Our mission for the customer is to “find fun nearby.” We are getting our customers accustomed to receiving updates about what events are happening in venues in their city. It will be a natural progression to go from what is happening now in their vicinity to actually make that action actionable into a purchase without hurting the user experience.

We have also created a very tight relation between events at venues and customers with Now, at least in Manhattan and Brooklyn.

Globally, the market size for local business advertisement is estimated at billions a year. The share taken to digital and mobile advertisement is growing each year, too.

Tell us how you founded the company, why and what made you decide to jump in and create the business.

Now started up as a side project. I’m from Paris but studied engineering at Columbia University in New York. After school, I worked in banking for a few years but got tired of it, so started hacking on nights and weekends.

I launched Now while still working on Wall Street. Given its early success (it was featured on Apple AppStore, received great feedback), I decided to quit and work on it full-time.

It was an easy decision to work full time on the project. Photo sharing was and is on a upward trend and the service is more and more powerful as time goes by.

I raised a little south of $100k short after that from friends and family as seed. We are now building the app with Conall (backend guru) and Chris (growth hacker) out of our Lower East Side office in New York.

now app

Other than going viral and receiving mountains of positive PR, what is the strategy for raising awareness and getting customers/users?

We have a good usage base already, and we hope there’s a word-of-mouth effect.

We are working on making the app more viral by giving a social context to where you want to go out. Eventually you go to events with friends, so this makes sense.

Also, we’re working with venues to make their social media job easier. We hope to reach out to a wider audience by communicating to their customers.

The site does not have an Android version, and something that it isn’t a priority. But that could expand the user base.

How did your initial idea evolve? Were there changes/any pivots along the way? What other options have you considered for the business if the original vision fails?

The initial idea was that the public photos being snapped every second can give you a lot of information on what is happening around you.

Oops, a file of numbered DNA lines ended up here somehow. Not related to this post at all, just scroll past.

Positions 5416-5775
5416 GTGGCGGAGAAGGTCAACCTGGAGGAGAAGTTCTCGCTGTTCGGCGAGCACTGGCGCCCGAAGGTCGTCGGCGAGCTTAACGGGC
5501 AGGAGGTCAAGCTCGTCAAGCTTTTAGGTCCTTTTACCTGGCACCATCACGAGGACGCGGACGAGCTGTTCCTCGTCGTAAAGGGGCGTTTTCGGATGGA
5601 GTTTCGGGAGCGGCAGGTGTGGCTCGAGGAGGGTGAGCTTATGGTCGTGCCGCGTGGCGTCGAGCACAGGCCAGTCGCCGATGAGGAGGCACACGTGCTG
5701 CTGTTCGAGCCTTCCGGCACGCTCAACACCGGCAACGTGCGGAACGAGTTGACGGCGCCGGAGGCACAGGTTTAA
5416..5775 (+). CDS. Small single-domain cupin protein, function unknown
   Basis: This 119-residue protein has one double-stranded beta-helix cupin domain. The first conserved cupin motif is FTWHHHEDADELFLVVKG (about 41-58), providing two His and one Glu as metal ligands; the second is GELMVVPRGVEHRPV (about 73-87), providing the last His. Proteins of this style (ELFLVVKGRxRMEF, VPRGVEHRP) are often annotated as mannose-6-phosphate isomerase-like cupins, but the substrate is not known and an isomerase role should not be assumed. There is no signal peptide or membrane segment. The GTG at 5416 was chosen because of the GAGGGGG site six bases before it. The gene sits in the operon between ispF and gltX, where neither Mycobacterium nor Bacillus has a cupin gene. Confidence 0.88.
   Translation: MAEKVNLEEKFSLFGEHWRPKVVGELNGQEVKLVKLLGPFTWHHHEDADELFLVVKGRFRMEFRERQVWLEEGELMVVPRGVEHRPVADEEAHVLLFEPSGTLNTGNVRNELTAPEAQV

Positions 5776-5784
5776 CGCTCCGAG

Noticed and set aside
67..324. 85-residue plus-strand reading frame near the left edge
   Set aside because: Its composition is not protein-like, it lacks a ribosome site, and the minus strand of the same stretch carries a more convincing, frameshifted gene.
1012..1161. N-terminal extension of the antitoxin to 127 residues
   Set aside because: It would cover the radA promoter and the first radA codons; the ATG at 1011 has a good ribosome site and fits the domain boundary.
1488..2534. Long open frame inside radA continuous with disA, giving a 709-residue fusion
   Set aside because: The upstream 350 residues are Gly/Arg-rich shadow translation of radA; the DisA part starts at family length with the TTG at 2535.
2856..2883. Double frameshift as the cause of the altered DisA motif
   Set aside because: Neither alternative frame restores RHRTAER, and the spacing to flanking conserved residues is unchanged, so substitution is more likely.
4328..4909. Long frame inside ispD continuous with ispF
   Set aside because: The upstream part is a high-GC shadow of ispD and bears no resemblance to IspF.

We haven’t pivoted yet from our initial idea but we’re definitely trying to make the app better and more personal by bringing a social layer to it.

Where do you see yourselves in 3 years’ time, what specific challenges do you hope to have overcome?

In 3 years, I see Now as a tool to know about any place before going. Literal ubiquity.

People share more and more photos online of where they are, and by connecting these photos together you can know what is happening everywhere.

I forecast it will feel natural to people to have this information before going to a place in the future, whereas it sounds very futuristic right now.

What is wrong with the travel, tourism and hospitality industry that requires another startup to help it out?

The issue with travel guides is that the information is never up to date by definition, since it has been written by someone in the past.

What we do is gathering local information happening right now to tell you about places, so you’ll always have very current information on where are the places to be in a city you don’t know.

now app

Tnooz view:

First off, what a great example of “the lean start-up building up slowly until one becomes “Ramen profitable.”

Second: What an app name to communicate what the product does in a way users can grasp right away.

Now is also a good example of startup founders avoiding premature scaling, which studies and anecdotal evidence suggest is a leading cause of startup failure.

Given that a user of Now is trying to find the latest hot event, a key metric of success will be how well the it helps the user get this job done. Tracking how many people are actually using the product, and keeping that number growing from month to month is another key metric.

A worrisome point is the scalability of the business side. If it turns out that venue relationships are going to be a key to monetization, will Now be able to scale up its business development team without proportionally increasing its cost base?

So far, that’s unclear. Dealing with individual businesses, such as, say, a Lower East Side concert venue, that is not familiar with mobile ad sales, could require high-touch salesmanship. Will the contracts produce reliable, recurring revenues?

And if some celebrity starts using Now, will its systems be ready to handle the crush of adoption from viral network effects?

All in all, still early days. But another impressive example that many people would be better off skipping their MBA and starting a Web-based business instead.

Snap poll:

[poll id="96"]

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Sean O'Neill

About the Writer :: Sean O'Neill

Sean O’Neill is a London-based reporter for Tnooz. He's also a regular contributor to BBC Travel.

Follow him on Twitter, Google+, and his personal site .